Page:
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Author Topic: Bronze Age Boat, Dover  (Read 7166 times)

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Offline CAT

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Re: Bronze Age Boat, Dover
« Reply #8 on: April 17, 2015, 19:41:32 »
Lets not forget that the replica boat is only a half size version.
The excavated portion, which is only possibly half its length, consists of its lower extremities as well. The replica has been successfully navigated with a full crew in the open sea of the channel beyond the confines of Dover Harbour and also along the River Thames. As the River Dour, even in the Bronze Age, is only a small stream by comparison to other English rivers, where else would it go but out to sea? Another similar full size replica was also navigated within the Severn Estuary recently without a problem. There is a scheme afoot in the near future to take the replica out to sea and along the coast from Dover to Folkestone harbour. That will be a very telling event?

Offline davpott

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Re: Bronze Age Boat, Dover
« Reply #7 on: April 16, 2015, 21:22:48 »
I think I've said here beore somewhere that a vessel of this beam would have a job crossing the Channel on a regular basis. It was described somewhere as a river vessel, again due to its narrow width.

Alastair

I've read something fairly recently about a discovery of a vessel in the submerged ancient landscape of the Solent that had evidence that it had obviously been involved in cross channel trade.  I'll try and remember where I read it a quote the source.

Offline Alastair

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Re: Bronze Age Boat, Dover
« Reply #6 on: April 15, 2015, 11:46:37 »
I think I've said here before somewhere that a vessel of this beam would have a job crossing the Channel on a regular basis. It was described somewhere as a river vessel, again due to its narrow width.
An Iron Age boat, of fairly similar construction, was found in the Humber and a replica built. It was tried in the sea and was not at all successful. Moss caulking let the water in, among other things. That's not to say there was no cross-channel trade, just using wider boats. The sarsen stones at Stonehenge were thought to have been brought by boat from Wales and it has been physically proved that this was possible with the right sized vessel.

Alastair

Offline HERB COLLECTOR

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Re: Bronze Age Boat, Dover
« Reply #5 on: April 08, 2015, 23:23:03 »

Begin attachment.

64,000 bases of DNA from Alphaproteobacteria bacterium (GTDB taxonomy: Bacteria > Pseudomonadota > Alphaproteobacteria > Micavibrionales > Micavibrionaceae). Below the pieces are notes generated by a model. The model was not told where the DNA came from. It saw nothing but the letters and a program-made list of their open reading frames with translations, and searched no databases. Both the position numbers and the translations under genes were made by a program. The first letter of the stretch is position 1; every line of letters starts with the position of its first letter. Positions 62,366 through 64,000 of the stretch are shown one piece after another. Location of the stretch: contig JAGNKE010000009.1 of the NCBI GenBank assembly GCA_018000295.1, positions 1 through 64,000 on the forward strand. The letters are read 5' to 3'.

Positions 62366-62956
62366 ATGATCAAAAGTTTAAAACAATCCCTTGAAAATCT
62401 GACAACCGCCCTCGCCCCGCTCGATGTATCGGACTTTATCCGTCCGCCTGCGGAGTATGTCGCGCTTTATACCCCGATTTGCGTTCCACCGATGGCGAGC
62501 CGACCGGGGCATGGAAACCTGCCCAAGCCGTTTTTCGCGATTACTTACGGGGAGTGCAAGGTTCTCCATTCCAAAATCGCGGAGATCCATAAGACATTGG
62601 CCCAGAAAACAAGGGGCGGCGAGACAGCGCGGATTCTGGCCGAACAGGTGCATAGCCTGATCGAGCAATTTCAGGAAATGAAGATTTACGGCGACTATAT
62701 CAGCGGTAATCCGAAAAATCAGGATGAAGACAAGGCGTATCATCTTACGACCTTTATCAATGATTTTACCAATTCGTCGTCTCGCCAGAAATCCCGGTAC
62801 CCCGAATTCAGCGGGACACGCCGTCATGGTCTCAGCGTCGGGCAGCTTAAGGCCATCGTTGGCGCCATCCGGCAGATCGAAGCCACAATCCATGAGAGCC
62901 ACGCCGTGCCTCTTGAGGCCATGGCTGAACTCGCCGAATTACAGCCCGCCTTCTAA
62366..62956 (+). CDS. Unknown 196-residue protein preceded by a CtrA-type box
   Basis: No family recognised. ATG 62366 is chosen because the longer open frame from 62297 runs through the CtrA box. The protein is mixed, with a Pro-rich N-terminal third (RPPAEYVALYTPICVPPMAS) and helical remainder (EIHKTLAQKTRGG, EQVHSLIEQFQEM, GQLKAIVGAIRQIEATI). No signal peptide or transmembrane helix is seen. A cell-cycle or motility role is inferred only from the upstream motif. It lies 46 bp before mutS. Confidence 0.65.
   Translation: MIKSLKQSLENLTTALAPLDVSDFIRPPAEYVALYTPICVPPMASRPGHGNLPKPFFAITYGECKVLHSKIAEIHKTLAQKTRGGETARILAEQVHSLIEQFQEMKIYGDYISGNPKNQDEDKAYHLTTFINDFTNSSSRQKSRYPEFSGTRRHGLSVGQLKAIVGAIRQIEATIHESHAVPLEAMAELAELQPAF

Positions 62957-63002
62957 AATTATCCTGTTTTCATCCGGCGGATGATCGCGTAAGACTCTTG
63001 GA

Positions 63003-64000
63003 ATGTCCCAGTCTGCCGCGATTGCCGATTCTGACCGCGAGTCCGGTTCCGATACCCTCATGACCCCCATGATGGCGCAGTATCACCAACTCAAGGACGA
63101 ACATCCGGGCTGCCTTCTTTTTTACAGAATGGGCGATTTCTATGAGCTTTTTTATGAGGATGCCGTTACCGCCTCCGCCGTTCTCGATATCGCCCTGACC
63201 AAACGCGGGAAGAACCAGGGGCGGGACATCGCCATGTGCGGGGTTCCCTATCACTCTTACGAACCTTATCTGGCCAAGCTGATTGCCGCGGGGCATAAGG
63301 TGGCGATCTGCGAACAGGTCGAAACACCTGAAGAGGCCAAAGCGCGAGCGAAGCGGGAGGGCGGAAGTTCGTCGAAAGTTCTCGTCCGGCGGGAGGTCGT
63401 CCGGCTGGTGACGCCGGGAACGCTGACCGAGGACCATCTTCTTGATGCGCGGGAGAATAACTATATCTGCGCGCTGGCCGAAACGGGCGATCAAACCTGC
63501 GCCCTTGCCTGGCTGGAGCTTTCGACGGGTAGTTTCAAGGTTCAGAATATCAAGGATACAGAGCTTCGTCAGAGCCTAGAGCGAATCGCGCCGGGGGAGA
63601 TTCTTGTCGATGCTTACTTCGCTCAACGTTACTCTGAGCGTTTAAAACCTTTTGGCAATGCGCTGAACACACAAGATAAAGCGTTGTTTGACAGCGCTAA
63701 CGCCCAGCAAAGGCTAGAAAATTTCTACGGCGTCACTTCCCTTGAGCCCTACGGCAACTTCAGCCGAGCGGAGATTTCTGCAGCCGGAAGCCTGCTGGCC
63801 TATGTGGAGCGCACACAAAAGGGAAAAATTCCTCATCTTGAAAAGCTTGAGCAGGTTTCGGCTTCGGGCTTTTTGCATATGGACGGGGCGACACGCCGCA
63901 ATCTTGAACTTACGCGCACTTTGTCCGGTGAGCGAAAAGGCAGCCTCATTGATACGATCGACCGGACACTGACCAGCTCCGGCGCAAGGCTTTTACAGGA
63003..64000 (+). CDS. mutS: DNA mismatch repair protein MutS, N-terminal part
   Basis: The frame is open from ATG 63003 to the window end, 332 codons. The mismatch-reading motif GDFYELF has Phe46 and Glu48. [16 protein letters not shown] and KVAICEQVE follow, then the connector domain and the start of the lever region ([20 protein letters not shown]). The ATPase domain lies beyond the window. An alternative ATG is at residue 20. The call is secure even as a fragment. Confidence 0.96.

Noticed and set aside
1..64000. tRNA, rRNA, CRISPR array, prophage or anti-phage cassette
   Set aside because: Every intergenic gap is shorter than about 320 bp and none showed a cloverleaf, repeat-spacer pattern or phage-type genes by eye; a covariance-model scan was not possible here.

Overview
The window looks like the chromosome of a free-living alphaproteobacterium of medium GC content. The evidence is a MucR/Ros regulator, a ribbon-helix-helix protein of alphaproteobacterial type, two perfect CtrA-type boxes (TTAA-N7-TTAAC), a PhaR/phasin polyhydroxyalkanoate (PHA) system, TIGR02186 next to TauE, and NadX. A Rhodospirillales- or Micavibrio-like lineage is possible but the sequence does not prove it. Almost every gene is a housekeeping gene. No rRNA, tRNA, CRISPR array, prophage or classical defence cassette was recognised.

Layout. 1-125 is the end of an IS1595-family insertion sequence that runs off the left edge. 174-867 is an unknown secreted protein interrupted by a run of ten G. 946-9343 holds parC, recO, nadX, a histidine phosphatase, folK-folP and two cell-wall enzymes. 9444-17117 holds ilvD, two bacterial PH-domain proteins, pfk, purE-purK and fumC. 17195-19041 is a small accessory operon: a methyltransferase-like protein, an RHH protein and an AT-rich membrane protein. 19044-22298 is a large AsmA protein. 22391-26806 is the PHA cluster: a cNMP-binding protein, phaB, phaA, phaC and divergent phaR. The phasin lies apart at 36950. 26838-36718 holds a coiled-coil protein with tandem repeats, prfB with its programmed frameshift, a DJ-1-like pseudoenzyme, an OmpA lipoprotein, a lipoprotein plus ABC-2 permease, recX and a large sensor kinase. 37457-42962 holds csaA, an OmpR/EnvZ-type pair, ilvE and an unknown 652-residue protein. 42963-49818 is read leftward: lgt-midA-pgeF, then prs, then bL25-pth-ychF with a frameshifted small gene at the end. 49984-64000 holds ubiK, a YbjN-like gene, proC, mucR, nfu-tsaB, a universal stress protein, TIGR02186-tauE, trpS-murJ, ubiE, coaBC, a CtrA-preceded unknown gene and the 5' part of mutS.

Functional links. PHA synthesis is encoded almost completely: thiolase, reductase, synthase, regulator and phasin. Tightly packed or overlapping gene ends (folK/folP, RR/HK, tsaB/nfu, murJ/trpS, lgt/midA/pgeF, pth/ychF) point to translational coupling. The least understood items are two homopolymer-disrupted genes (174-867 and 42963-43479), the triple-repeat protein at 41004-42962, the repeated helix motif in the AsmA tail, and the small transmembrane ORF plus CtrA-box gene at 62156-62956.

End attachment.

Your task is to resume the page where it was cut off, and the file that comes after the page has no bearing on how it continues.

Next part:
There is a detailed blog about the building of the half size replica of the Dover Bronze Age boat @ http://www.robin-wood.co.uk/wood-craft-blog/2014/02/bronze-age-boatbuild-time-team/

Offline HERB COLLECTOR

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Re: Bronze Age Boat, Dover
« Reply #4 on: January 03, 2015, 23:50:52 »
Time Team Special, The Boats that Made Britain, first broadcast Sun 7 September 2014,
Tony Robinson joins a team of experts as they strive to reconstruct the Dover Boat and so unlock the secrets of this mysterious time in our past.
http://www.channel4.com/programmes/time-team-specials/on-demand/49040-004
You will need to register but its free.
As well as building the half-size boat, the programme also includes items on Cross-Channel trade.

keniff

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Re: Bronze Age Boat, Dover
« Reply #3 on: March 03, 2012, 21:10:24 »
Just to let you know, at present there is a team building a half size replica of the boat on what is known as the Roman lawn situated between the Roman Painted House and Dover Library. It is planned to row the boat across the Channel where it will go on show in France and Belgium. It will eventually return to England and put on display here in Dover. The official launch of the project is on Tuesday, various dignitaries will be there along with the media, so there should be something on the telly and in the papers. There will be open days for the general public which will be announced in the press and on various websites. You will be able to view the progress of the build and meet the craftsmen and craftswomen, who are using traditional tools.

I will post times and dates later in the week after the press launch.

Shane

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Re: Bronze Age Boat, Dover
« Reply #2 on: June 19, 2010, 21:25:35 »
Truly a magnificent discovery and if you get the chance to pop along to Dover museum to take a look then do so, you won't be disappointed.

Keith Parfitt was one of those that discovered it, sure he will be able to add a personal tale to this topic.

Offline kyn

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Bronze Age Boat, Dover
« Reply #1 on: June 19, 2010, 18:21:09 »
The Dover Bronze Age boat is one of the most important prehistoric discoveries to be made in this century. Similar boats and parts of boats found at North Ferriby, in East Yorkshire, before and after the war, have not been well preserved. The discovery of the boat in Dover strongly suggests early cross channel trade. The quality of the workmanship suggests a high degree of skill, specialisation and organisation. Much research work remains to be done but the boat is certainly of international significance.


 

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